Z: The big surprise is how successful this market has become in such a short time! It's only been up and running for eight months. The people in the south end of the San Fernando Valley really support this market.
R: Yes, I was aware of a bustling crowd. The first impression is how compact the market is, Ventura Place from Laurel Canyon to Radford Street, just one city block crammed with fifty to sixty vendors depending on the season.
Z: This month's visit put us right at the beginning of the summer fruit season. One of the stands was so fragrant with the aroma of apricots and peaches you could smell them as you passed by.
R: It became a familiar aroma with so many farmers selling apricots, nectarines, peaches, and cherries--all kinds of cherry varieties. We had an opportunity to taste Brooks and Coral varieties. They were all sold out of the Tulare. We learned so much about cherries in talking to James Gama from Gama Farms in Arvin near Bakersfield. His family sells at 23 markets during the summer season and 12 during the winter.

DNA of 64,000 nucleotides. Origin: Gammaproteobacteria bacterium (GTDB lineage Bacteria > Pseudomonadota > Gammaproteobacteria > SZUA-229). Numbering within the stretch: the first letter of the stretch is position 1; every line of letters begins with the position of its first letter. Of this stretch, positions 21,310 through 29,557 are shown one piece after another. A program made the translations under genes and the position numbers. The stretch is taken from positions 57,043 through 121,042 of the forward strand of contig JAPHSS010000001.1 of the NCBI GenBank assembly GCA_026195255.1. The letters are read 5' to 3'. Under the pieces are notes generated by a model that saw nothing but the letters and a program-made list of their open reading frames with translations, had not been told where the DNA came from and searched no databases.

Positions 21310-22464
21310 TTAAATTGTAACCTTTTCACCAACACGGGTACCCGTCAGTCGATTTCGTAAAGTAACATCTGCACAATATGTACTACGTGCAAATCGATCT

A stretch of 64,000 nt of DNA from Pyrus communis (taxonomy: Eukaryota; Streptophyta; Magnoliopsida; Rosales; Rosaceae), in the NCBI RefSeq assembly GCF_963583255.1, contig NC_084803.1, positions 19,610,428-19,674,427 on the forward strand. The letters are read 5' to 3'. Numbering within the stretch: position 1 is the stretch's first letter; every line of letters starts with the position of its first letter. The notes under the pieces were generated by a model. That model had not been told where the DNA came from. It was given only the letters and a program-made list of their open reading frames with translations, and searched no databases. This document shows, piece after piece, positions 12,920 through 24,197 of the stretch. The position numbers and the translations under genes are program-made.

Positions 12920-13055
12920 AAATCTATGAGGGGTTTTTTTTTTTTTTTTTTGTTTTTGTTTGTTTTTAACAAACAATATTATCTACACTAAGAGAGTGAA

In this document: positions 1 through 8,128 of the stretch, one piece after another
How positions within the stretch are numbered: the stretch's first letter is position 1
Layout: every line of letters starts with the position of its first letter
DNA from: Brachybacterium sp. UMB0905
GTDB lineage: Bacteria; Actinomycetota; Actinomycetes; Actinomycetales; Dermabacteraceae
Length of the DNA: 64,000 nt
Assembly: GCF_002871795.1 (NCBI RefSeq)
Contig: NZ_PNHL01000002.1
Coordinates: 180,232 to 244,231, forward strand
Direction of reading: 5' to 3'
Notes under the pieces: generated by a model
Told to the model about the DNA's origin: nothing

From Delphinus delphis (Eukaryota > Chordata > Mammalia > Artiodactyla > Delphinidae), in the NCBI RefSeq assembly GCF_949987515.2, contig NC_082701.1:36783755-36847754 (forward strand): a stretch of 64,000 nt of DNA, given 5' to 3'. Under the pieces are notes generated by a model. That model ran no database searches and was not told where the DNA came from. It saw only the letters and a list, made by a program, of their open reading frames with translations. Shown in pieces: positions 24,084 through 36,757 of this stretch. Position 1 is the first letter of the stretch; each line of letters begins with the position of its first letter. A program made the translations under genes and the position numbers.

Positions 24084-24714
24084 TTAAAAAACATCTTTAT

Z: They have 115 acres devoted to cherries and 80 for vegetables. That sounded like an awful lot of cherries to sell at farmer's markets, but James told us that most of their cherries are exported to Asia. The Japanese pay premium prices for cherries, like $20-$40 a pound. I guess we can't complain about $3 - $4 a pound.
R: I didn't realize that it took five years for a cherry tree to produce a good crop. The trees have to be maintained all year for that special three-week harvest. Last year's El Nino was devastating, but this year is a good one, except the crop is late because of the cooler weather. The farmers in the Bakersfield area seem to beat everyone else to market with their cherries.